MOSES BEN JOSEPH HA-LEVI (13th century), philosopher. Nothing is known about Moses' life; the suggestion that he was a member of the famous Abulafia family has not been proven. He was highly regarded by joseph b. abraham ibn wakar , and is quoted by Crescas, Albo, and Isaac Abrabanel. His major work Ma'amar Elohi ("Metaphysical Treatise"), as well as fragments from two of his minor works (all written in Arabic), were discovered and incorporated in Ibn Wakar's Treatise on the Harmony between Philosophy and the Revealed Law (c. 1340). Two manuscripts of the Hebrew versions of the Ma'amar are extant (Bodleian and Leningrad), while a third, previously in the library of the cathedral of Pamplona, Spain, can no longer be traced. The Ma'amar Elohi seeks to establish the existence of the First Cause (God); to refute erroneous views concerning this subject and concerning the attributes of God; and to investigate the emanation of beings from the First Cause. Moses, disagreeing with Aristotle, Alexander of Aphrodisias, and Averroes, holds with Themistius, al-Fārābī, and Avicenna, that the "First Intellect," which emanated directly from God without an intermediary, is the Prime Mover of the celestial spheres. His doctrine of Divine attributes seeks to avoid plurality in God and therefore denies all attributes superadded to His essence. He admits, however, not only negative attributes but also attributes of essence, such as knowledge, will, and power, as well as attributes denoting action as "Creator." (Moses makes no reference whatever to Maimonides' thorough treatment of this theme.) Divine Providence, according to him, does not involve God's knowledge of individuals, but only the universal rule of God, employing the human intellect as an agent of the Active intellect . Of the two other fragments, one deals with the problem of Divine Providence and the other with al-Ghazālī's doctrine of the "Word" (Kalima). Approving of Ghazālī's doctrine, Moses establishes a metaphysical entity above the "First Intellect," the Prime Mover, and immediately below God, the First Cause. (Alexander Altmann) Moses also wrote, assuming that Steinschneider's identification is correct, a work on musical harmonies, a short section of which is quoted by Shemtov Shaprut b. Isaac of Tudela in his Hebrew commentary on Avicenna's Canon (Munich, Ms. Hebr. 8, fol. 330b). Moses describes the mathematical relations of musical intervals as well as some arithmetical operations carried out with them. The rather elementary contents of this text comply with Arabic musical theory. Its musical terminology   is basically identical with that used in a Hebrew version of the musical chapter in Umayya ibn abī al-Ṣalt's encyclopedia (Paris, Cod. Hebr. 10371); thus Moses' treatise may originally have been in Hebrew. (Hanoch Avenary)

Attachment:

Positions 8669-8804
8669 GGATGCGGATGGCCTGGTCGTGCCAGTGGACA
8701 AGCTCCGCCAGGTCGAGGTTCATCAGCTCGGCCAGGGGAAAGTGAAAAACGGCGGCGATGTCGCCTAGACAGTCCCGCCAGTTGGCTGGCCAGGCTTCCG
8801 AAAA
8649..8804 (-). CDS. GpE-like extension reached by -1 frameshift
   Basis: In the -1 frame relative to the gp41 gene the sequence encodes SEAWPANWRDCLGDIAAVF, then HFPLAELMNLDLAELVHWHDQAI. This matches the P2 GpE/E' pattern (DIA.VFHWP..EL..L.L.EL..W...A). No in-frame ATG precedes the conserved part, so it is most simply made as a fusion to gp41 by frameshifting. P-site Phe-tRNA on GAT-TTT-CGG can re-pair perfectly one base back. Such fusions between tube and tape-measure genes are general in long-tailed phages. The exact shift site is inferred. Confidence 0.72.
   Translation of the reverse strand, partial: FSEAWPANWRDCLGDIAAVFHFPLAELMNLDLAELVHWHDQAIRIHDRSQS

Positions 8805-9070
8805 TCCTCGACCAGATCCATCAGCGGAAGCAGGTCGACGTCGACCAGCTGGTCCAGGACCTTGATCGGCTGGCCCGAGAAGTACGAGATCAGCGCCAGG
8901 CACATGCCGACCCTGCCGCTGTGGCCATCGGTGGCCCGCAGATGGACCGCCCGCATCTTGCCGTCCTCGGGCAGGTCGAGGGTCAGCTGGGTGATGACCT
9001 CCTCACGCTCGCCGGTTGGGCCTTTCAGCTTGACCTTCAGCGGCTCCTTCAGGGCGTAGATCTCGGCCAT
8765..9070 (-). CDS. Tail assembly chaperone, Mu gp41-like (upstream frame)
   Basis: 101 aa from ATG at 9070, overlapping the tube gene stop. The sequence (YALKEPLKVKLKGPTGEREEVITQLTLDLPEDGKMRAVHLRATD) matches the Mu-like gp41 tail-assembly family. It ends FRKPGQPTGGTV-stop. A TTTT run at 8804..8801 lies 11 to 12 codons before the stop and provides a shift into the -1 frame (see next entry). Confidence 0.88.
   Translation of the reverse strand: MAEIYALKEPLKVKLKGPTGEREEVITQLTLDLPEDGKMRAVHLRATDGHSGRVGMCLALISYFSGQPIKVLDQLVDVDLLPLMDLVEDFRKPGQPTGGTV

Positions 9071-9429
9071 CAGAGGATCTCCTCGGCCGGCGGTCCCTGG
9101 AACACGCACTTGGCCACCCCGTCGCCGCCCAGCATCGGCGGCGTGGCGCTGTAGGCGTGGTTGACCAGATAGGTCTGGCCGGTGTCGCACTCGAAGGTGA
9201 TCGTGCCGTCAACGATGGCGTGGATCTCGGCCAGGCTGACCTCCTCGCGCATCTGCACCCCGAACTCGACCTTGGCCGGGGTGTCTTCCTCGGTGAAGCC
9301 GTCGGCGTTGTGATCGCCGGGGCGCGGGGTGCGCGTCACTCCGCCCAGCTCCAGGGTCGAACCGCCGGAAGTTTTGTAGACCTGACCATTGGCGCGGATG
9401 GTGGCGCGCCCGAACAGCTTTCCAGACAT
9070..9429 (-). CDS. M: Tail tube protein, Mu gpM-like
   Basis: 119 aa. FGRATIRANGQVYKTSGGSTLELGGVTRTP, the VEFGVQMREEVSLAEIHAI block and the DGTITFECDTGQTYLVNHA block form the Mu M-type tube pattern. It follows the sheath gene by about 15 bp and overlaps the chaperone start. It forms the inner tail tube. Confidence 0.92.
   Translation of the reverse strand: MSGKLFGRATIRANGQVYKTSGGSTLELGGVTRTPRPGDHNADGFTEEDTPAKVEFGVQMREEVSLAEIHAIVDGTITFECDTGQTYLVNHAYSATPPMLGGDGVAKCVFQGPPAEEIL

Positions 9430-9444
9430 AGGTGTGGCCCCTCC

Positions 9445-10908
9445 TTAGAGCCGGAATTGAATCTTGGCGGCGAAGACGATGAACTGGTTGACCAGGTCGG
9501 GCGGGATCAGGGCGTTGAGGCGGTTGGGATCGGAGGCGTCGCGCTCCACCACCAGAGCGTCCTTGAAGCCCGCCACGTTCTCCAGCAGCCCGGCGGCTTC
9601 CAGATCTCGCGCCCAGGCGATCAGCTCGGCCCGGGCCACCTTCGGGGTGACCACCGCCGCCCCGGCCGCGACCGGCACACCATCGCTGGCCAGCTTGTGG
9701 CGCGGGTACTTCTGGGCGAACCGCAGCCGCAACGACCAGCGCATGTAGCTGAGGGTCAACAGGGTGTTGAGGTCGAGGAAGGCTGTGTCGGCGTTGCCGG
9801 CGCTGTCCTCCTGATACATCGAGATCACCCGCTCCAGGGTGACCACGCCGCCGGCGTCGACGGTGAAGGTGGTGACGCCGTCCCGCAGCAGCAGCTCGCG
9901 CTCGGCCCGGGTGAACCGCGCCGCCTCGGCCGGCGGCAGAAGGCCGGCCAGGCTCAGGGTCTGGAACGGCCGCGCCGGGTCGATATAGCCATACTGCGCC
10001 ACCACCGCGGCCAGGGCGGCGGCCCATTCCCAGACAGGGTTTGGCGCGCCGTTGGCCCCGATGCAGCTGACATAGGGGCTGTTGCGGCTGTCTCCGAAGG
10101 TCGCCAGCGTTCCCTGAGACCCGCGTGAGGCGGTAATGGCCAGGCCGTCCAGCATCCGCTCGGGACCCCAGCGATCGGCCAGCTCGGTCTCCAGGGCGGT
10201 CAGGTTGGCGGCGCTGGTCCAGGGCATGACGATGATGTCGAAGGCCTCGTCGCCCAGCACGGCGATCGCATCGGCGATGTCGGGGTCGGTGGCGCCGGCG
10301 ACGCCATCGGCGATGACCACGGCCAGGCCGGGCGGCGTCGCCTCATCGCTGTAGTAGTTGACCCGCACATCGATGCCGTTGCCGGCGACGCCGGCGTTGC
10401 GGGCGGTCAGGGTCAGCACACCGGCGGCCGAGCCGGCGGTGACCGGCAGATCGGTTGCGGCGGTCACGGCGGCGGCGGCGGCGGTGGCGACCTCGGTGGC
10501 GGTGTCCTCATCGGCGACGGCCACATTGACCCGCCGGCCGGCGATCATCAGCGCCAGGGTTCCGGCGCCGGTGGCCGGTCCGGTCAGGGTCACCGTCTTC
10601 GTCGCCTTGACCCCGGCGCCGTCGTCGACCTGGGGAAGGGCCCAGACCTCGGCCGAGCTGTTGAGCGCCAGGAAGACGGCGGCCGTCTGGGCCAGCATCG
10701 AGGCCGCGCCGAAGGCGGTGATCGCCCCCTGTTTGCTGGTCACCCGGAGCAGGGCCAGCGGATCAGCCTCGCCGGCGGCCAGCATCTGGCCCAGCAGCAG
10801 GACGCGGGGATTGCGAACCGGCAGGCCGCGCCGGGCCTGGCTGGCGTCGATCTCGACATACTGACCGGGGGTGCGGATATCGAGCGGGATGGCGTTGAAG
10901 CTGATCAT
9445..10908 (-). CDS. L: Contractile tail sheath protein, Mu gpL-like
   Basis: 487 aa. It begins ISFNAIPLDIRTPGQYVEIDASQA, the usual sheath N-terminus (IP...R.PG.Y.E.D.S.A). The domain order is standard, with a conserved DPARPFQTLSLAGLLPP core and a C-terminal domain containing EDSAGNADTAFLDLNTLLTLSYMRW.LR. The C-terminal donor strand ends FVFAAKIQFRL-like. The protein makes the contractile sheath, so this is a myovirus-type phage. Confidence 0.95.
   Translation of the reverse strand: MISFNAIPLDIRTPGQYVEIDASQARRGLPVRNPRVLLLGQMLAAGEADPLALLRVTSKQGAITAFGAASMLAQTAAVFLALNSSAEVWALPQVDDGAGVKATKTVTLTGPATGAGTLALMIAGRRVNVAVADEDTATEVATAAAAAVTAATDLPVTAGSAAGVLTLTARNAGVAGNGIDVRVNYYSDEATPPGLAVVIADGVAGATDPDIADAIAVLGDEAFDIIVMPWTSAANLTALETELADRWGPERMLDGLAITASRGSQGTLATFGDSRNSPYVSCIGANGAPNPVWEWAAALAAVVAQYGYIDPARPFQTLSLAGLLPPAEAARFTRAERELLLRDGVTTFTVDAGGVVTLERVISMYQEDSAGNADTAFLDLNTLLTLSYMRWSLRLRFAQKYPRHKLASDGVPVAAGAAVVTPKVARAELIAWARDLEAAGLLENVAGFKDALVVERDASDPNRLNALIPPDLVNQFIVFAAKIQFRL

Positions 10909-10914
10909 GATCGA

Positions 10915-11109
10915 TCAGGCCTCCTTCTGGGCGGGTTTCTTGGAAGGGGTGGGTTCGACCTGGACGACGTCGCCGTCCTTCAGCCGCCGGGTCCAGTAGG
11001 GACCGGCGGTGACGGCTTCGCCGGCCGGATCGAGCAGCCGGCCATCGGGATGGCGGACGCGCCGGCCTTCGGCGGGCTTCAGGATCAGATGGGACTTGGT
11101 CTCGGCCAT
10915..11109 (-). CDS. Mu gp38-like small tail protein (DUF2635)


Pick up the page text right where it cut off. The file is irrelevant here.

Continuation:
Encyclopedia Judaica. 1971.

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